Monday, September 27, 2010

College Football One Month In

More thoughts on college football:

Intellectually, I realize that college football doesn’t begin and end at Auburn University; but emotionally I feel like it does, so I will open this post by saying that Saturday’s victory over South Carolina was the most satisfying win Auburn has had in three years. You know your team is for real when it runs for more than 330 yards against a run defense that had been giving up less than 60 per game -- and when your QB completes 16 of 21 passes, including a pair of clutch TD’s in the fourth quarter -- and when you score four second-half touchdowns against a ranked opponent.

Michigan’s Denard Robinson may not be the most complete quarterback, but he is definitely the most electrifying player in America. And when you consider his passing stats (71.3 completion percentage, 162.01 rating, four touchdowns to one interception) it starts to look like he is a very complete quarterback after all.

Stanford is solid, productive, hungry, and if they beat Oregon this weekend…look out. They are one of the best-coached teams in the country and are a darkhorse in the national championship race. Just remember you heard it here first.

Speaking of Stanford, how good is it to see a two-way player like Owen Marecic prowling the gridiron? He plays fullback and linebacker, and against Notre Dame he scored from each position 13 seconds apart.

Lastly, because I consider my opinions to be as valid as any pollster’s, here is the Stanton’s Space Top Twenty:

1. Alabama

2. Ohio State

3. Oregon

4. Boise State

5. TCU

6. Stanford

7. LSU

8. Wisconsin

9. Florida

10. Oklahoma

11. LSU

12. Auburn

13. Nebraska

14. South Carolina

15. Michigan

16. Arkansas

17. Arizona

18. Iowa

19. USC

20. Texas

Wednesday, September 22, 2010

Autumn Equinox

In most years there is no doubt which date marks the official start of fall, but this year some sources say it is September 22nd while others say it is the 23rd. Although my research is limited it appears that, scientifically speaking, the 23rd is the correct date because the equinox will occur a few hours after midnight tonight.

Nevertheless, with temperatures dipping and even Florida beginning to reveal a few scarlet leaves, I would rather be a day early than a day late publishing my “beginning of the season” post. So here are some thoughts about autumn, on what is more or less its first day:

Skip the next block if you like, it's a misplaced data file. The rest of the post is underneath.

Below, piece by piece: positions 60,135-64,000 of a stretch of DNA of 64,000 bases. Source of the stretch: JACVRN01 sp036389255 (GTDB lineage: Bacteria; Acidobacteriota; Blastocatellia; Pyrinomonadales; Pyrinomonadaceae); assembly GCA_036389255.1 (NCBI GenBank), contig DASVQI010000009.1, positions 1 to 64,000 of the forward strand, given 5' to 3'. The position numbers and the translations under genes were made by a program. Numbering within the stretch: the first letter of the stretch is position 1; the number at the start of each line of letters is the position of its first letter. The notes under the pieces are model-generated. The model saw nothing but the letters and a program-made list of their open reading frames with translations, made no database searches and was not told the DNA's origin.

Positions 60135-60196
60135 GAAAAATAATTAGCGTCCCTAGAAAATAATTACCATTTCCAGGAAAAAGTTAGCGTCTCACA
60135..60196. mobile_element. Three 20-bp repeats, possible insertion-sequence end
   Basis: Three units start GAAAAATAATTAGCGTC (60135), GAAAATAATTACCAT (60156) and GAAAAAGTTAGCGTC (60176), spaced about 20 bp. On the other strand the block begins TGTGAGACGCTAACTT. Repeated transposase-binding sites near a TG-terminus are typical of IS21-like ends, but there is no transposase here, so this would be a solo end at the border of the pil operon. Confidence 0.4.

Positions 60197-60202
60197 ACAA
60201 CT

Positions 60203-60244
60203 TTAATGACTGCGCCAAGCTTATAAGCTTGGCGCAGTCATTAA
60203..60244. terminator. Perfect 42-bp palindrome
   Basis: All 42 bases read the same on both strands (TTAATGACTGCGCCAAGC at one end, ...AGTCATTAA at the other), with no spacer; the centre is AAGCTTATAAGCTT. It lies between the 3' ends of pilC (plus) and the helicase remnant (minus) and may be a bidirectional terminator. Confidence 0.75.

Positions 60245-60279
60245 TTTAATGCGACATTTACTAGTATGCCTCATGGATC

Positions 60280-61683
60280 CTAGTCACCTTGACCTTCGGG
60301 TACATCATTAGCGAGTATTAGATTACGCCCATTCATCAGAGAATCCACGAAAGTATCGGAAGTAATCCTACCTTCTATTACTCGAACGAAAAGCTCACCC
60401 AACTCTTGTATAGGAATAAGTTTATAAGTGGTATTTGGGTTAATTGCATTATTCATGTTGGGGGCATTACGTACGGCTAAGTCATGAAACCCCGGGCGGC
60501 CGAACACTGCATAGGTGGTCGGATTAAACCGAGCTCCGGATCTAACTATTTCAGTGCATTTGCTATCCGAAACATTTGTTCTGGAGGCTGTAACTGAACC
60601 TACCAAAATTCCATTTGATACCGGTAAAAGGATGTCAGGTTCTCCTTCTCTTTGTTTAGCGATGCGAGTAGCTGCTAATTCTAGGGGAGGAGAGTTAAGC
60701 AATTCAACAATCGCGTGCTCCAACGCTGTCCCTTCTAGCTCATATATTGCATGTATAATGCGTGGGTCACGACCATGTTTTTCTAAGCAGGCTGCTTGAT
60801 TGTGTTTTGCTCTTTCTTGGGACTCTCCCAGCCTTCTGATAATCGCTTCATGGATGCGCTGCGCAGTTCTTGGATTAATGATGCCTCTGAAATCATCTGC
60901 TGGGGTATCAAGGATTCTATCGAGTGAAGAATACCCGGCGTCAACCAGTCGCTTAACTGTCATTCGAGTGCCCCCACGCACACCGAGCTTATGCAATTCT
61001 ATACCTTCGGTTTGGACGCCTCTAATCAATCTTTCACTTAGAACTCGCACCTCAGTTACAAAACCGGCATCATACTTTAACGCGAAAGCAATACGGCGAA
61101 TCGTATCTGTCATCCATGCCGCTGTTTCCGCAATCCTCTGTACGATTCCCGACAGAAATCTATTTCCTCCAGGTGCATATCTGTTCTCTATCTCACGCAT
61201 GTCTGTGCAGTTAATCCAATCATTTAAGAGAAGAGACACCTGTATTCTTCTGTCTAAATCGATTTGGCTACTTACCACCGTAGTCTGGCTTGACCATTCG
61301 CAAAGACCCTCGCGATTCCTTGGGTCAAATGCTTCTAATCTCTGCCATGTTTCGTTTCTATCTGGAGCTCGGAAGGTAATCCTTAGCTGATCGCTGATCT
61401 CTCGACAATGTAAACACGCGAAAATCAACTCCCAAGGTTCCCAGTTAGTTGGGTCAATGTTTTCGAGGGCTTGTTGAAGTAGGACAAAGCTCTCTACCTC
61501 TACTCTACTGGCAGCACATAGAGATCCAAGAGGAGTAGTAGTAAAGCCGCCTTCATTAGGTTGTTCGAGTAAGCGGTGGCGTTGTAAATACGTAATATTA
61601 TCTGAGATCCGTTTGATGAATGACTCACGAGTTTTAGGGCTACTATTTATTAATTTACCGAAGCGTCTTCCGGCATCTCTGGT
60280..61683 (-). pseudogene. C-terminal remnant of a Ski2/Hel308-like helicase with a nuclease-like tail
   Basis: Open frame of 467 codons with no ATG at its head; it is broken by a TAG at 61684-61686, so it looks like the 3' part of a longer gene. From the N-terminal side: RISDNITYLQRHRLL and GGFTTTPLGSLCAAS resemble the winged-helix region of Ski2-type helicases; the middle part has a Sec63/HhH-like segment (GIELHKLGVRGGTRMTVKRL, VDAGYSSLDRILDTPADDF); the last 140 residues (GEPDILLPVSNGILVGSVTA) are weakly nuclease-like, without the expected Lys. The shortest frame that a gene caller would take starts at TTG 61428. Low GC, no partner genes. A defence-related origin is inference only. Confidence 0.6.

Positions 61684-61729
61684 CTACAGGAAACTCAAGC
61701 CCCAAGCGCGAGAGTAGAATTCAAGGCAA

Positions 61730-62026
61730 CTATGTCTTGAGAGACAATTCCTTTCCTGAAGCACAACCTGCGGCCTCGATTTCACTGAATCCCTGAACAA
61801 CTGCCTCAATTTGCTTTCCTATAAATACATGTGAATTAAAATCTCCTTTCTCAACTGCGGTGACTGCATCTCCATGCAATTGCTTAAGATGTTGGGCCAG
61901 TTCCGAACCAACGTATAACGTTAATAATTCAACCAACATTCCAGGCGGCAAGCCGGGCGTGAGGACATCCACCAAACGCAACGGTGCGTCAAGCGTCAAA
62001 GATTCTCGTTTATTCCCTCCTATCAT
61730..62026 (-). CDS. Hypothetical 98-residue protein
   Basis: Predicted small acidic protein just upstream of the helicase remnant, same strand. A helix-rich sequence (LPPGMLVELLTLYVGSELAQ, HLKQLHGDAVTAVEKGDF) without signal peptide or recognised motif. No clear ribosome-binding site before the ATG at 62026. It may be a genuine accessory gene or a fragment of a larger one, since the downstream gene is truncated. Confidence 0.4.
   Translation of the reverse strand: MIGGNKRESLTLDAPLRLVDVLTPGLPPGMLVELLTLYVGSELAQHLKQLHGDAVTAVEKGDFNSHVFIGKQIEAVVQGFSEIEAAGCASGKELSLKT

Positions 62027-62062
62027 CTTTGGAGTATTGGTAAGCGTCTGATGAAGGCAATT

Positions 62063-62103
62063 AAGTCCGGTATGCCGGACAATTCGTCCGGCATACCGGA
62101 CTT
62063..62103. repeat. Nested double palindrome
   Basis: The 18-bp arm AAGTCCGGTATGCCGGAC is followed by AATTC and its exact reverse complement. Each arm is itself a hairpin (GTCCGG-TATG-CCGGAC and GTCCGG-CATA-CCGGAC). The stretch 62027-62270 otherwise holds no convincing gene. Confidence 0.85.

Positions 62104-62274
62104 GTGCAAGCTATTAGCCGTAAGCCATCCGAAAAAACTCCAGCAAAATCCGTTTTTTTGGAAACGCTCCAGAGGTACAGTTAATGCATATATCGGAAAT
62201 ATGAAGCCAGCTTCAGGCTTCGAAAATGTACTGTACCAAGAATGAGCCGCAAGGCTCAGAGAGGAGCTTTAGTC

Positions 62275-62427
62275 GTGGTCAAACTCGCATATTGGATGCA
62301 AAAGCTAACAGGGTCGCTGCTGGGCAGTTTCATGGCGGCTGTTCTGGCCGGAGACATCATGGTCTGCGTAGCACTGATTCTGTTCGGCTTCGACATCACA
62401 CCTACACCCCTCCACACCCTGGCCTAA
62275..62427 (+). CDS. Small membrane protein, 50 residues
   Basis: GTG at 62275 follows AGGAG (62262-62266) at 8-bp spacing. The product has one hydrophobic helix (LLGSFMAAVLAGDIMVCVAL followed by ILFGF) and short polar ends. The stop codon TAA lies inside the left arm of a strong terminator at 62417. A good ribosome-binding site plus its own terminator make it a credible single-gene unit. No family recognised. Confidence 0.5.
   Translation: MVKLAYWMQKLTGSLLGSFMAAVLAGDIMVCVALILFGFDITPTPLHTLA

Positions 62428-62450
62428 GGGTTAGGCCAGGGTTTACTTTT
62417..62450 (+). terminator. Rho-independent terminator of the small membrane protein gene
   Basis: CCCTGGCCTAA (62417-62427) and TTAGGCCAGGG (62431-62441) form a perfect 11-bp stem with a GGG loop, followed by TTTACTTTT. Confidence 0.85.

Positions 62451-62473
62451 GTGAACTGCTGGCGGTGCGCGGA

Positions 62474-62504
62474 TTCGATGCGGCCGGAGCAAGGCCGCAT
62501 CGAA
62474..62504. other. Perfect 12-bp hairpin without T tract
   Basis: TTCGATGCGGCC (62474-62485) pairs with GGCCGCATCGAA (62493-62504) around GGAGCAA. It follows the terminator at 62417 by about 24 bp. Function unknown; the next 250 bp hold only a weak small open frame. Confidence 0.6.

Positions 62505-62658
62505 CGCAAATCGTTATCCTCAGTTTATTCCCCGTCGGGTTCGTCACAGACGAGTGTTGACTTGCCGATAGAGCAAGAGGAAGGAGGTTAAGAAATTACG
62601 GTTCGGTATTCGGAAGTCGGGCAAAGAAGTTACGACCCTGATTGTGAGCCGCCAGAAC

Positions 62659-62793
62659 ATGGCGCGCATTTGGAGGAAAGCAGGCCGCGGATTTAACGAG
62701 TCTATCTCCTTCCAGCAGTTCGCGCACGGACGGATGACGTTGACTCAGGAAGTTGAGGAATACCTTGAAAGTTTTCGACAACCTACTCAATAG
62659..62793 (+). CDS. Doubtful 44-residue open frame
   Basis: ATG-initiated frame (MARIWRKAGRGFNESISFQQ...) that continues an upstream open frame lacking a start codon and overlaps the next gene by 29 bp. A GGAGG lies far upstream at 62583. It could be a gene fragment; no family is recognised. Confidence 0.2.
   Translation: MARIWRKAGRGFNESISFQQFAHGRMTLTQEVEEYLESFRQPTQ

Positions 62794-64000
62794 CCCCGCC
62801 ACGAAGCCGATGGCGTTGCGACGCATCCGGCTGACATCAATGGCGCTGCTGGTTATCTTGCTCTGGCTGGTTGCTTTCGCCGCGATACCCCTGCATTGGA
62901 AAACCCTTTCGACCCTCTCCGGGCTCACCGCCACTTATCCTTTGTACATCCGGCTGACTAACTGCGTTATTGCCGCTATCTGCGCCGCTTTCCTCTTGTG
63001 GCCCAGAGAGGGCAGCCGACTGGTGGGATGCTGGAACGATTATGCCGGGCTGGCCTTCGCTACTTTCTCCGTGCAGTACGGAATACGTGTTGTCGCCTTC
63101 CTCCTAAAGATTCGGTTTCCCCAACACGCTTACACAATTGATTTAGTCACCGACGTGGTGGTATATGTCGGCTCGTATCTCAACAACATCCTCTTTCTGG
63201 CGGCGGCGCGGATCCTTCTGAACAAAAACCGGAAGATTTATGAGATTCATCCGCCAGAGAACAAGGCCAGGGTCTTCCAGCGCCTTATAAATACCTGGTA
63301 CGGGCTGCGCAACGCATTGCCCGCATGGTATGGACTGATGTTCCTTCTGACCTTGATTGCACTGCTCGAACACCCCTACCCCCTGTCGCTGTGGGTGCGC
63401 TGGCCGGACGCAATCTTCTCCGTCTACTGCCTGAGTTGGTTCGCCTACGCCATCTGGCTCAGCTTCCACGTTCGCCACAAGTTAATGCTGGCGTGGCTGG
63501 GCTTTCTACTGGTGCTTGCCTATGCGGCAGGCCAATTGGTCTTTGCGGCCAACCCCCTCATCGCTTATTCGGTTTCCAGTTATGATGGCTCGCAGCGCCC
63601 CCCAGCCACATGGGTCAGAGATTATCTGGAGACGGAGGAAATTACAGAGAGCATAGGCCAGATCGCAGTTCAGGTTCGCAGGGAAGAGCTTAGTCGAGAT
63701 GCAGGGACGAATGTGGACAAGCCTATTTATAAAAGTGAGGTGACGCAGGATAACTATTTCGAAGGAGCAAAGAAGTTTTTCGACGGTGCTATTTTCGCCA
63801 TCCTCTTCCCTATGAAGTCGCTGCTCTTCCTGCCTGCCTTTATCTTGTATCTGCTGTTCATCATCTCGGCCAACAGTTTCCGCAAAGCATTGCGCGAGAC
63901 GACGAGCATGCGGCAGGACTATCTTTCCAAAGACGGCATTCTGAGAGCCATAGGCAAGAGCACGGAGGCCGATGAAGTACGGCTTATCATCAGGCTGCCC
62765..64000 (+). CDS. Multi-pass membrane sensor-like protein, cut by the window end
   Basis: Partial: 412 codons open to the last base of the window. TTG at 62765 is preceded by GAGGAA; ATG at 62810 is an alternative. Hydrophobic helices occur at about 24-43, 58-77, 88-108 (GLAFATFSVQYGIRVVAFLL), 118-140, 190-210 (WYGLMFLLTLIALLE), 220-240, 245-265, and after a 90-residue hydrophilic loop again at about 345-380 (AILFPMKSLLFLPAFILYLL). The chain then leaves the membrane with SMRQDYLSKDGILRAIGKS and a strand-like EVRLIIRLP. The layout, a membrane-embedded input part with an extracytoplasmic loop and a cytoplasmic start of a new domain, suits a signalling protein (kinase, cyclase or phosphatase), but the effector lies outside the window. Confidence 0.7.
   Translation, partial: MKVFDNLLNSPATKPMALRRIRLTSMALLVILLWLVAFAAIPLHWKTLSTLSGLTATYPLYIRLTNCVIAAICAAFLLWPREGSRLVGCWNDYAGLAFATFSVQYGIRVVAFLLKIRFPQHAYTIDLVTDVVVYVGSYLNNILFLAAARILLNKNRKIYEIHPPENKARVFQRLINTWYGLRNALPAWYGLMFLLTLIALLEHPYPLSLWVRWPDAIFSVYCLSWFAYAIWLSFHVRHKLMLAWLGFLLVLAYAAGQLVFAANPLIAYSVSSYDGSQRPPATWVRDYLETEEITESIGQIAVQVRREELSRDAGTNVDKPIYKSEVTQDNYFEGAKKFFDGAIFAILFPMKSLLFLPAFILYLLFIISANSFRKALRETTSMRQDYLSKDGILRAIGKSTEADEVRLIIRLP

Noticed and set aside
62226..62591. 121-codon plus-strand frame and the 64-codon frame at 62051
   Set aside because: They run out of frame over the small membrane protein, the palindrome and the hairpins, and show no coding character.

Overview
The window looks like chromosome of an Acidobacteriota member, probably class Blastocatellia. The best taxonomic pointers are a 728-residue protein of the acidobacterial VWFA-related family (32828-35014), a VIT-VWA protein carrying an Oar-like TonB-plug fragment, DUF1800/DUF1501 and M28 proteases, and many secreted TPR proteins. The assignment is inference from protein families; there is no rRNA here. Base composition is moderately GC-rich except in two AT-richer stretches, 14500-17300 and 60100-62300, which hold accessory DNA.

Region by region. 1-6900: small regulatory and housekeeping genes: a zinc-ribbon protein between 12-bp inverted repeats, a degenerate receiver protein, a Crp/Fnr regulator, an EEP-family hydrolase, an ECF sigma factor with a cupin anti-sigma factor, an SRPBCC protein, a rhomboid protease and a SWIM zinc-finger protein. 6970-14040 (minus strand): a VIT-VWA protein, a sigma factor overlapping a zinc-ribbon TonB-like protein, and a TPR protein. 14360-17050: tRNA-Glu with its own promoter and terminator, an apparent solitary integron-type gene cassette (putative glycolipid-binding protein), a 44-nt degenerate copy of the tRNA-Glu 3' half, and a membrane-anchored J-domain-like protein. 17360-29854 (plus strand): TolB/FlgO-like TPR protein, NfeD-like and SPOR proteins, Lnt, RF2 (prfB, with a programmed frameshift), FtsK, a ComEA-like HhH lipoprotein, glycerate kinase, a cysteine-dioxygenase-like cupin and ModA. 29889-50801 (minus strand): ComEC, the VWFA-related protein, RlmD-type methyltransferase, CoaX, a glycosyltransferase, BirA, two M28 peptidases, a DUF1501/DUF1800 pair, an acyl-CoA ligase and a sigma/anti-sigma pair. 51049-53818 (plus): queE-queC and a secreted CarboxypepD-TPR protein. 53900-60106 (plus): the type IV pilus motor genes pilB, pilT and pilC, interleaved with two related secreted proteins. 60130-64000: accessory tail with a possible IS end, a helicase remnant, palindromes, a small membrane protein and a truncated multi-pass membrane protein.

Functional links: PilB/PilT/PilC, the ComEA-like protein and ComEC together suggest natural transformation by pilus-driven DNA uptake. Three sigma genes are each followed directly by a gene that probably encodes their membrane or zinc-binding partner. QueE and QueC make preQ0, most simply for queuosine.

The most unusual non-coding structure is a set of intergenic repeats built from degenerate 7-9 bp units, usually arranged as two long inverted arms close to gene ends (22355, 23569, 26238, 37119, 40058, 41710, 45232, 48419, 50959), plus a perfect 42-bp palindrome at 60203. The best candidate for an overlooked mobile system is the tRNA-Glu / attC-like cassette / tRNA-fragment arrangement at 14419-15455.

I love stepping outside on that first morning that fall’s nip is in the air.

I love how changing leaves turn Appalachian mountainsides into fiery palettes of orange, red, and gold.

I love driving winding roads through those mountains, catching glimpse after glimpse of falling leaves as they twirl their way to the ground.

I love cold nights marked by the scent of campfire and the sound of wind in the trees.

I love watching my daughter skip through the pumpkin patch looking for the perfect one to bring home.

I love walking behind her as she trick-or-treats on Halloween night.

I love pumpkin pie on Thanksgiving Day, and how it sets the ideal tone to start the Christmas season.

I love watching flocks of birds land in Florida at the end of their migration, while others keep flying to points further south.

And last but not least, I love football, especially college games where the fans are loud and the bands are blaring…and most of all, where Auburn is winning and the fight song you keep hearing begins with the line: “War Eagle, fly down the field, ever to conquer, never to yield!”

Friday, September 17, 2010

et ceteras

Last week I wrote about how Sarah's first cheerleading appearance, at a youth football game, was cancelled due to lightning. The good news is that this week's game was not cancelled, but the bad news is that Sarah had to miss it because she was sick. Sooner or later I will have pictures of her cheering at an official event to post, but until then, here she is topping the pyramid in practice:

On another family-related topic, this morning I went to a breakfast at her school that was sponsored by All Pro Dads, an organization made famous by Tony Dungy's involvement with it. Much of what was said was common sense boilerplate ("be there for your kids," "stand up to the way pop culture portrays dads as incompetent buffoons," etc.) but something really struck me. The speaker said that he keeps a jar filled with marbles -- one for each week until his daughter turns 18 -- and removes one each week to provide a visual reminder of time slipping away as the day approaches when she will leave for college. That gave me goosebumps, and I feel compelled to pass it on.

Switching to politics, much ado has been made about an editorial written by Dinesh D'Souza. D'Souza theorizes that Barack Obama believes in the doctrine of anti-colonialism, which is prevalent in Third World societies, and that this doctrine is the driving force behind Obama's policies. Predictably, liberals have responded not by addressing the editorial's merits, but by accusing those who agree with it of being racists. In truth, the editorial is well thought out, cites the president's own claims, and is not racist in any way. You can make up your own mind by reading it here.

Lastly, I find it disturbing, but not at all surprising, that the MSM has spent far more time gibbering about Terry Jones (the would-be Koran-burner) than it has ever spent reporting the truth about Imam Feisal Abdul Rauf (the would-be builder of the so-called Grand Zero Mosque). Jones heads a minuscule congregation, and his provocations have been widely and publicly condemned by Christians. On the other hand, Rauf has immense influence and cavorts with men of international power, and his refusal to condemn terrorist organizations has received no public criticism from Muslims. That difference is what the media should be focusing on, but they are ignoring it like the sycophants they are.